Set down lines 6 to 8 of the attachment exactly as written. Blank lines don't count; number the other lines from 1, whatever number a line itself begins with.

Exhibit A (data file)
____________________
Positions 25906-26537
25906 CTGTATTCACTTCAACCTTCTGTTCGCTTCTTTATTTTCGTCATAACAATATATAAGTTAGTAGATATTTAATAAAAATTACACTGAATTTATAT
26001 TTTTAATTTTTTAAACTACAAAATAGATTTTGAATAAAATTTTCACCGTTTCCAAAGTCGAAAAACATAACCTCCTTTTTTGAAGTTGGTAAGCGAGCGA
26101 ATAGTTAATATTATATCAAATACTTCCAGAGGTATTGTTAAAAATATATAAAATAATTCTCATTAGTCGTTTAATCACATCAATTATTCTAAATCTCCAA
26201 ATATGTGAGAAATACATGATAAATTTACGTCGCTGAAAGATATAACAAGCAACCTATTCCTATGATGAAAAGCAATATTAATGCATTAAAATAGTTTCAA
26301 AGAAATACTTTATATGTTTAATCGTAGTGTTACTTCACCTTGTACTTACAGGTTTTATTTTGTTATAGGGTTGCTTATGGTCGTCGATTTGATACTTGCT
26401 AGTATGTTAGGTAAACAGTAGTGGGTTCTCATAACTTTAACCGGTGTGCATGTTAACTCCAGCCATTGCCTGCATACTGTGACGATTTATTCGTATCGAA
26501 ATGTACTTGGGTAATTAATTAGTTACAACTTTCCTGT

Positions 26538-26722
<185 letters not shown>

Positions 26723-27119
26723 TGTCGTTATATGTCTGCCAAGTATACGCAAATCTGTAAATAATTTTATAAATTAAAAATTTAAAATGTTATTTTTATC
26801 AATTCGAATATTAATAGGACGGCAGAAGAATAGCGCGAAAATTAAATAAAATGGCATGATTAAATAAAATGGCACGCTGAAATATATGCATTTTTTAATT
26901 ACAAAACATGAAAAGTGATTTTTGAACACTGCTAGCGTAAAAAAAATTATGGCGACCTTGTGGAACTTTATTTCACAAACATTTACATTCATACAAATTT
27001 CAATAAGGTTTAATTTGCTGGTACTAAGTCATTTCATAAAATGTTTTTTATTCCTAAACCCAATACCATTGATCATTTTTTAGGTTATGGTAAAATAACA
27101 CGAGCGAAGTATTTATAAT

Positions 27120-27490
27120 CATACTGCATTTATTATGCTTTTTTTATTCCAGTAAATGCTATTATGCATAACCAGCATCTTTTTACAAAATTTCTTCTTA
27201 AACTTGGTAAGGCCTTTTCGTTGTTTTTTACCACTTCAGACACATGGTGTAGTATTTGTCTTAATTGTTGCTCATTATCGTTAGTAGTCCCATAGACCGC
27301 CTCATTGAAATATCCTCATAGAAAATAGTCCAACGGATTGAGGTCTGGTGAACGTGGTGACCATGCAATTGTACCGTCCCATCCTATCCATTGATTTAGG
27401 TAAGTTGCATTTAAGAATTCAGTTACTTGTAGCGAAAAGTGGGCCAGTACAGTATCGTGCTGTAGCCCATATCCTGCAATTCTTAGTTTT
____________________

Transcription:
26301 AGAAATACTTTATATGTTTAATCGTAGTGTTACTTCACCTTGTACTTACAGGTTTTATTTTGTTATAGGGTTGCTTATGGTCGTCGATTTGATACTTGCT
26401 AGTATGTTAGGTAAACAGTAGTGGGTTCTCATAACTTTAACCGGTGTGCATGTTAACTCCAGCCATTGCCTGCATACTGTGACGATTTATTCGTATCGAA
26501 ATGTACTTGGGTAATTAATTAGTTACAACTTTCCTGT